Navy divers blow UXO in Darwin harbour

A small team of Royal Australian Navy divers have rendered safe a popular commercial and recreational waterway in Darwin Harbour.

CAPTION: Navy Clearance Dive Team One conduct a search for suspected unexploded ordnance found in the vicinity of the Ship Lift site at Darwin Harbour’s East Arm. Photo by Leading Seaman Shane Cameron.

The team of five deployed from Sydney to Darwin on September 22, following the discovery of suspected unexploded ordnance (UXO) by commercial divers near the Ship Lift development site in the East Arm precinct, Darwin Harbour.

Executive Officer Clearance Dive Team One Lieutenant Matthew Smith said the successful outcome was due to good coordination across stakeholders.

“We were given GPS coordinates from divers who found the UXO and provided a safe exclusion zone in which to operate by the Darwin water police,” Lieutenant Smith said.

   

“From there we were able to relocate the UXO and carry out what we call a high order detonation. This involves laying plastic explosive on top of the item before a remotely controlled detonation.

“After the controlled detonation, one of our clearance divers conducted an assessment of the site where the explosion occurred to confirm that the UXO had been disposed of successfully and no longer proved to be a hazard to the area and the public.”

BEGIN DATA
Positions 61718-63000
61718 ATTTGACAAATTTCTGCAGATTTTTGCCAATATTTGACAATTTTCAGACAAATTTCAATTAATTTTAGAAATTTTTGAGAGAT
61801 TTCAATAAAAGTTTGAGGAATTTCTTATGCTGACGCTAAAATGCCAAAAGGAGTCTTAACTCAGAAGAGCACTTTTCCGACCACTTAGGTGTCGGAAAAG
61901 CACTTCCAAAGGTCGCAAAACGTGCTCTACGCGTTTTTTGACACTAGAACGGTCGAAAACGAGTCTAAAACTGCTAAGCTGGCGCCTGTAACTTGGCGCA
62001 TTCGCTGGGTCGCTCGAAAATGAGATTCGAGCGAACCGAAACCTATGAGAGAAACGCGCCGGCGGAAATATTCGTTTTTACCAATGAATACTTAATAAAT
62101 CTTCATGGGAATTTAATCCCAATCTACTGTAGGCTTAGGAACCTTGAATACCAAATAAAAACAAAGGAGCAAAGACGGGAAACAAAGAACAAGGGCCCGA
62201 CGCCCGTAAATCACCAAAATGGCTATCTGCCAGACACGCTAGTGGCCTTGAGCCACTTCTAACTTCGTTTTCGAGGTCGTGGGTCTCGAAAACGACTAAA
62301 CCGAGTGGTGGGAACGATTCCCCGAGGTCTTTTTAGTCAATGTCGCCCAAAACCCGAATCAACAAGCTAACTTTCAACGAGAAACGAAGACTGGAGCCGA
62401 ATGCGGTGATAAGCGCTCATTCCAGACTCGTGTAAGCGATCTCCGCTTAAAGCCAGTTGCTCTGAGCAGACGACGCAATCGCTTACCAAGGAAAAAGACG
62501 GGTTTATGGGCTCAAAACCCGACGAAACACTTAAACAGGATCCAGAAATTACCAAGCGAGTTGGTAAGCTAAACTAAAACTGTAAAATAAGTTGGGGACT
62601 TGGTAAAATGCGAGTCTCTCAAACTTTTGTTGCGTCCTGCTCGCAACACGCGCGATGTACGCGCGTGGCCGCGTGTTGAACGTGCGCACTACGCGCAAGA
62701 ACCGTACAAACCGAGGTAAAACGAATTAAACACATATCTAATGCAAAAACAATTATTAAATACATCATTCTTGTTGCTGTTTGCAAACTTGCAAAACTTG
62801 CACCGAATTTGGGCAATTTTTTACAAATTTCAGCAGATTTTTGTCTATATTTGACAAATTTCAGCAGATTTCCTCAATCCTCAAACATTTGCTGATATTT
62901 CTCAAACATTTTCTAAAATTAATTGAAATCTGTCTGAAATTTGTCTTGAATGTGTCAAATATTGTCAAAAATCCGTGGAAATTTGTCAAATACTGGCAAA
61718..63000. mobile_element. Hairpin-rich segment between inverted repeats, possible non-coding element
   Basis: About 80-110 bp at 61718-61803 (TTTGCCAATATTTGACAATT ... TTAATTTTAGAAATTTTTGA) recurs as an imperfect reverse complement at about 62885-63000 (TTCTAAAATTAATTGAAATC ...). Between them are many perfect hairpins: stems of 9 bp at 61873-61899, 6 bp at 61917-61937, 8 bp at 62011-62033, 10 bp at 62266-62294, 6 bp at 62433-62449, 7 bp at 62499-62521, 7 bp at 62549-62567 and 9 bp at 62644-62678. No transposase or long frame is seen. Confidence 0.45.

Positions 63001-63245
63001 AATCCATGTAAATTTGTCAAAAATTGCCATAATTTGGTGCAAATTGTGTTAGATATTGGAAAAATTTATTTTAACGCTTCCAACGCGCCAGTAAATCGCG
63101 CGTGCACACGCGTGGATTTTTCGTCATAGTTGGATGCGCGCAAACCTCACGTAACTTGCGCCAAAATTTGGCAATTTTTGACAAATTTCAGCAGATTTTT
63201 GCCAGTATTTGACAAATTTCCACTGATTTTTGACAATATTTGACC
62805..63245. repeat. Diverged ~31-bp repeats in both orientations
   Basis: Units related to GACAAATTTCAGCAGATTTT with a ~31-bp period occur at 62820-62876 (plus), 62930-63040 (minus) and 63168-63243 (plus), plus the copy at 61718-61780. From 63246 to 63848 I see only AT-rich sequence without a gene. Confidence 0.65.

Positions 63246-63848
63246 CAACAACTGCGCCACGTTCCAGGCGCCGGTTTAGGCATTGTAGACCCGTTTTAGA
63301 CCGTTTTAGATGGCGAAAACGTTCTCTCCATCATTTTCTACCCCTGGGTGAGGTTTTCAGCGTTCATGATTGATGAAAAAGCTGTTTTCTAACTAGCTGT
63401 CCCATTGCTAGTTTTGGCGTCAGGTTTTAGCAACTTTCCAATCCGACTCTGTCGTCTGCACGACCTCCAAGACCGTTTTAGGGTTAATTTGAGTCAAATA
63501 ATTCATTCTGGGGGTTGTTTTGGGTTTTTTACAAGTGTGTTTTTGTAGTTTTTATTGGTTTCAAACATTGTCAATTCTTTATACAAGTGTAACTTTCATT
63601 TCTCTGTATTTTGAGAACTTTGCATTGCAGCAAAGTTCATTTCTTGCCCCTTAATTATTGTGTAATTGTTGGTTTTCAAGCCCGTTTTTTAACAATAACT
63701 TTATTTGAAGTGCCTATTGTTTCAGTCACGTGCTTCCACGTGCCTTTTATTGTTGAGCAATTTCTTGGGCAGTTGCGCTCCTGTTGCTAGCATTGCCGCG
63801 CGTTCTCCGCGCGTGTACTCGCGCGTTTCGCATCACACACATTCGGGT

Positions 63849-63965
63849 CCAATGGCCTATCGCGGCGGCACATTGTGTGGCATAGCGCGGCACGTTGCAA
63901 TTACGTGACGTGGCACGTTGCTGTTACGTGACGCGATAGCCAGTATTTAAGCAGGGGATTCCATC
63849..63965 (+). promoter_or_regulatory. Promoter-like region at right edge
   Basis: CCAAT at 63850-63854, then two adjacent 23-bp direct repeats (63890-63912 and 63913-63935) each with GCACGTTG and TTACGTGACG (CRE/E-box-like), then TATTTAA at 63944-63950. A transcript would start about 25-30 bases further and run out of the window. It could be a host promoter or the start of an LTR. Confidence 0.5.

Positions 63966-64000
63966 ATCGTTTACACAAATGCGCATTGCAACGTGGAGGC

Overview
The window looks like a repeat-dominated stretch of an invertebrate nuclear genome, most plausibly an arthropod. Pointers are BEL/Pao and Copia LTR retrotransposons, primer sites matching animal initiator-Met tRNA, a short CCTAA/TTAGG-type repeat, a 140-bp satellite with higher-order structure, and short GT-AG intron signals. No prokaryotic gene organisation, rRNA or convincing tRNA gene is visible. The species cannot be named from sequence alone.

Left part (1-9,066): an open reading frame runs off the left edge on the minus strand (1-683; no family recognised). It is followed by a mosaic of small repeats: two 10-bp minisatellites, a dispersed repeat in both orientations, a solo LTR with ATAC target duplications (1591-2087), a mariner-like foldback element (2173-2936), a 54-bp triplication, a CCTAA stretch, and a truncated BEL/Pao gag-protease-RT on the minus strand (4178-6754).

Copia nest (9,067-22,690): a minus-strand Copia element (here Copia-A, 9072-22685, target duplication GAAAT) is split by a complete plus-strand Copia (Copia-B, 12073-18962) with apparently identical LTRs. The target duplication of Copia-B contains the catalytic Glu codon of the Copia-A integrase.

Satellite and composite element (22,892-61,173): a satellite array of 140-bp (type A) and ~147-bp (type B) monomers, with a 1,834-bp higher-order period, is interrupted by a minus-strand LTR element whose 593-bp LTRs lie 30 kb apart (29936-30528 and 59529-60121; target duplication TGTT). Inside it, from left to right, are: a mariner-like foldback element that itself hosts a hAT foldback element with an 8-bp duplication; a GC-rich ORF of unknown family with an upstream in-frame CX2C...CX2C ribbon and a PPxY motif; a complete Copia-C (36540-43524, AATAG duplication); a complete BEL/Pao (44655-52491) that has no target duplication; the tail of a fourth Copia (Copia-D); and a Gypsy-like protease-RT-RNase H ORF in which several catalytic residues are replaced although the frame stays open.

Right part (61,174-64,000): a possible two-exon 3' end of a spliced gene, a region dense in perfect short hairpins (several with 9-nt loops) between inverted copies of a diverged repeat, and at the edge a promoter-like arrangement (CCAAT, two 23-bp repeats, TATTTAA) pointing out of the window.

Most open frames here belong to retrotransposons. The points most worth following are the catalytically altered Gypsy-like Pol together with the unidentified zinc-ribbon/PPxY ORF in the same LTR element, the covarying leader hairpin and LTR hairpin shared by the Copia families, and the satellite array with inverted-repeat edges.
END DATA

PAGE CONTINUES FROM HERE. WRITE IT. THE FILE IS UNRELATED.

Despite corrosion and marine growth, the item was identified as a potential dummy bomb historically used by aircraft in target practice.

With significant tidal streams and low visibility, the two-day search was not without its challenges.

“At its best, visibility was no more than about half a metre,” Lieutenant Smith said.

“But despite the challenge it’s been a great opportunity to apply our skills in a real world scenario.

“It’s also very satisfying to be able to hand the area back to authorities, and the general public, in a safe manner.”

The UXO was found near the development site of an open access multi-user ship lift facility and associated marine industry infrastructure (the SLAMI).

On completion, the facility will be capable of servicing large vessels from industries including coastal shipping, offshore petroleum, fishing, pearling and Australian Border Force and Defence.

 


 
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